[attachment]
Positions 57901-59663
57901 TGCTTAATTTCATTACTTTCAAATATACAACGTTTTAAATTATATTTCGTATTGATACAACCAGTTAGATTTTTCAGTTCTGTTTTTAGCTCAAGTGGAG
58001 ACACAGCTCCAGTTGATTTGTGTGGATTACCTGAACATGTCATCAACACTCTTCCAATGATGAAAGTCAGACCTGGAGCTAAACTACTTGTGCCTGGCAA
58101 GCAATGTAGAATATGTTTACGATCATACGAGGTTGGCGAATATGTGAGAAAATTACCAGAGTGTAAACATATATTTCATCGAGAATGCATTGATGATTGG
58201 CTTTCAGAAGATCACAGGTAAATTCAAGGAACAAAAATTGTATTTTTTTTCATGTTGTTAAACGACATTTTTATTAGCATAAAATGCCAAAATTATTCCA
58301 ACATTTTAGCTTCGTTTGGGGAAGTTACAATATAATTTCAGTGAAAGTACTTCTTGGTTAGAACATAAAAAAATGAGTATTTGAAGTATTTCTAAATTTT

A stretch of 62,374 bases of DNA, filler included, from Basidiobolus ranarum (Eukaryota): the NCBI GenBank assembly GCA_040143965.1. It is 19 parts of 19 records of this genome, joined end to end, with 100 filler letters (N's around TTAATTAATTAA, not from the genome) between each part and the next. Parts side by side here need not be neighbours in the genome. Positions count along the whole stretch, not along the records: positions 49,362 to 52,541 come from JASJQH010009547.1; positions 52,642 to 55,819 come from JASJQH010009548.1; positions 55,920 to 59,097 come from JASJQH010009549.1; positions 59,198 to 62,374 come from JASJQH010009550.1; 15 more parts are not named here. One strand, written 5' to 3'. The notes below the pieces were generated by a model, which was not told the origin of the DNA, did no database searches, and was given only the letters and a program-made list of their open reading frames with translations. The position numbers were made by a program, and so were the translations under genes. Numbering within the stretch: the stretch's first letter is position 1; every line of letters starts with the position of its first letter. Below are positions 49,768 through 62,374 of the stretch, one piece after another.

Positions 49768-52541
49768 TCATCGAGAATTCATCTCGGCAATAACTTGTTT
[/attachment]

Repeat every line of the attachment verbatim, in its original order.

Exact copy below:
Positions 57901-59663
57901 TGCTTAATTTCATTACTTTCAAATATACAACGTTTTAAATTATATTTCGTATTGATACAACCAGTTAGATTTTTCAGTTCTGTTTTTAGCTCAAGTGGAG
58001 ACACAGCTCCAGTTGATTTGTGTGGATTACCTGAACATGTCATCAACACTCTTCCAATGATGAAAGTCAGACCTGGAGCTAAACTACTTGTGCCTGGCAA
58101 GCAATGTAGAATATGTTTACGATCATACGAGGTTGGCGAATATGTGAGAAAATTACCAGAGTGTAAACATATATTTCATCGAGAATGCATTGATGATTGG
58201 CTTTCAGAAGATCACAGGTAAATTCAAGGAACAAAAATTGTATTTTTTTTCATGTTGTTAAACGACATTTTTATTAGCATAAAATGCCAAAATTATTCCA
58301 ACATTTTAGCTTCGTTTGGGGAAGTTACAATATAATTTCAGTGAAAGTACTTCTTGGTTAGAACATAAAAAAATGAGTATTTGAAGTATTTCTAAATTTT

A stretch of 62,374 bases of DNA, filler included, from Basidiobolus ranarum (Eukaryota): the NCBI GenBank assembly GCA_040143965.1. It is 19 parts of 19 records of this genome, joined end to end, with 100 filler letters (N's around TTAATTAATTAA, not from the genome) between each part and the next. Parts side by side here need not be neighbours in the genome. Positions count along the whole stretch, not along the records: positions 49,362 to 52,541 come from JASJQH010009547.1; positions 52,642 to 55,819 come from JASJQH010009548.1; positions 55,920 to 59,097 come from JASJQH010009549.1; positions 59,198 to 62,374 come from JASJQH010009550.1; 15 more parts are not named here. One strand, written 5' to 3'. The notes below the pieces were generated by a model, which was not told the origin of the DNA, did no database searches, and was given only the letters and a program-made list of their open reading frames with translations. The position numbers were made by a program, and so were the translations under genes. Numbering within the stretch: the stretch's first letter is position 1; every line of letters starts with the position of its first letter. Below are positions 49,768 through 62,374 of the stretch, one piece after another.

Positions 49768-52541
49768 TCATCGAGAATTCATCTCGGCAATAACTTGTTT